I recently did a reread of one of my favorite books ever: The Elegance of the Hedgehog by Muriel Barbery. I read it in English – it’s originally written in French. The message came across well enough through the translated text, at least for me. It must be absolutely glorious in its original language though.
Madam Michel, the concierge of a wealthy apartment building, is an “old soul” hiding behind the pretense of a dull janitor. One of the tenants in the building is the Josse family, with their two daughters: Colombe and Palome. The younger, Palome, is planning her suicide. The story follows Madam Michel and Palome as they observe their separate daily lives. One day a new tenant moves in: the Japanese man Kakuro Ozu. Through Kakuro, Madam Michel and Palome befriend each other. They realize they are invariably made of the same inner material.
The story is purposefully slow, like a film on slow motion. It’s full of lengthy expositions on Madam Michel’s thoughts of the bourgeoisie and Palome’s thoughts of the shallow life of adults. I’ll honestly say it’s one of the slowest books I’ve come across. Yet through their perspective of the small things around them, I have learned so much. In that way, it’s really as much a philosophy book as it is fiction. Think Milan Kundera’s The Unbearable Lightness of Being. The author makes plenty of references to literature, art, music, and philosophy. This connects with my liberal arts training back in the States so naturally I feel right at home.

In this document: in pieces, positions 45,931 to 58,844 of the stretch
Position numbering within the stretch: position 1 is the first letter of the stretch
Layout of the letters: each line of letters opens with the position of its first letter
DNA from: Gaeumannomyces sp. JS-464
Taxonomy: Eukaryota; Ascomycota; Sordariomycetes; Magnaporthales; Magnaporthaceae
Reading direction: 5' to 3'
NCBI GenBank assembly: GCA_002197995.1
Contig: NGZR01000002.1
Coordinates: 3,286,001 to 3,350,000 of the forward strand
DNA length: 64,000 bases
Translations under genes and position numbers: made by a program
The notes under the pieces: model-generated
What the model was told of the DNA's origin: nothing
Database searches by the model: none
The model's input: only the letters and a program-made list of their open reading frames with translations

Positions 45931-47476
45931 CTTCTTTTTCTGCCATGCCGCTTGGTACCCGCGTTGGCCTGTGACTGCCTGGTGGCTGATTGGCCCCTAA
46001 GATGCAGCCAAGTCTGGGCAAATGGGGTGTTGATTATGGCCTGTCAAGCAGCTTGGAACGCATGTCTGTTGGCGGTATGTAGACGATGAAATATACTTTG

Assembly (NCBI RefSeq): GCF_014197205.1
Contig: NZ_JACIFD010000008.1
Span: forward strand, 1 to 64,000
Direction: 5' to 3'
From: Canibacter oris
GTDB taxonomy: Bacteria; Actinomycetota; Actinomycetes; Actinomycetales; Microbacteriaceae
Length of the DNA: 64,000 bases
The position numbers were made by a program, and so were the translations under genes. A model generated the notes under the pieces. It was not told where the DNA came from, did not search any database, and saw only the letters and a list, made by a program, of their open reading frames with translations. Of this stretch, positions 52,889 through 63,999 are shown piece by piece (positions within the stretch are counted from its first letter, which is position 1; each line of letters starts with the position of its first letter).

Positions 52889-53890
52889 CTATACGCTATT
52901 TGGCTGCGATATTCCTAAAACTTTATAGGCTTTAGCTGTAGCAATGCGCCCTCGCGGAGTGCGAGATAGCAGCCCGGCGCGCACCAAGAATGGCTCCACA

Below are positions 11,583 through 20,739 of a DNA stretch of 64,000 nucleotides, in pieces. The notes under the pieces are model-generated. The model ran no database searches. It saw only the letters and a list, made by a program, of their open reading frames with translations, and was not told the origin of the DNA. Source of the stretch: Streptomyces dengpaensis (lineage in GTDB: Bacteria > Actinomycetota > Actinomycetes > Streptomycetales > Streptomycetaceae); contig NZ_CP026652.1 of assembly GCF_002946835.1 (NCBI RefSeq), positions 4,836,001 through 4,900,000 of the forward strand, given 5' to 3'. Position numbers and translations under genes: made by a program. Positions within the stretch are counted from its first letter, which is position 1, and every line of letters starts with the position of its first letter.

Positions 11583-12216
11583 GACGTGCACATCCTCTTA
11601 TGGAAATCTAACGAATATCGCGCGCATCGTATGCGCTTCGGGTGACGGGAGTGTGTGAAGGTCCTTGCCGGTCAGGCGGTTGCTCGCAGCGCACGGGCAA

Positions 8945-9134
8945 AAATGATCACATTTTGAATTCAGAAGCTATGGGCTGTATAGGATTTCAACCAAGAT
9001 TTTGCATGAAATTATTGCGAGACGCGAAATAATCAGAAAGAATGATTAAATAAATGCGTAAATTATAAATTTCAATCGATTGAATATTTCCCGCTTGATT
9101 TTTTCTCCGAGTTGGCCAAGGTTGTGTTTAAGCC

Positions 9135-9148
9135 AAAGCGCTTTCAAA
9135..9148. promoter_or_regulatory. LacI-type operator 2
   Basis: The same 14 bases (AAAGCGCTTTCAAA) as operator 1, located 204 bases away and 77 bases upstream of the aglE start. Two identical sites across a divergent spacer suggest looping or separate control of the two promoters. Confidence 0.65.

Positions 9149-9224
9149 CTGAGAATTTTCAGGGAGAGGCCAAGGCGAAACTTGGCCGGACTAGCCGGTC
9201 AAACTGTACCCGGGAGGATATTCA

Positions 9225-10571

Upon my rereading, I realized I had forgotten how much this book impacted me, to the point that every heroine I now write has a little bit of Palome’s brilliance (and anger!) looking out through their eyes.
Not for Everyone
This book probably isn’t for everyone. It’s challenging, and the ending is as tragic as tragic goes. However, if every once in a while you decide to read something that’s a great introduction to philosophy, art, and the classics, The Elegance of the Hedgehog might be a good place to start. I’ll warn you, I cried as much in the reread as I did the first time around.
By the way, imagine my delight when I found out that between my first and second read, Palome and Madam Michel has hit the big screen!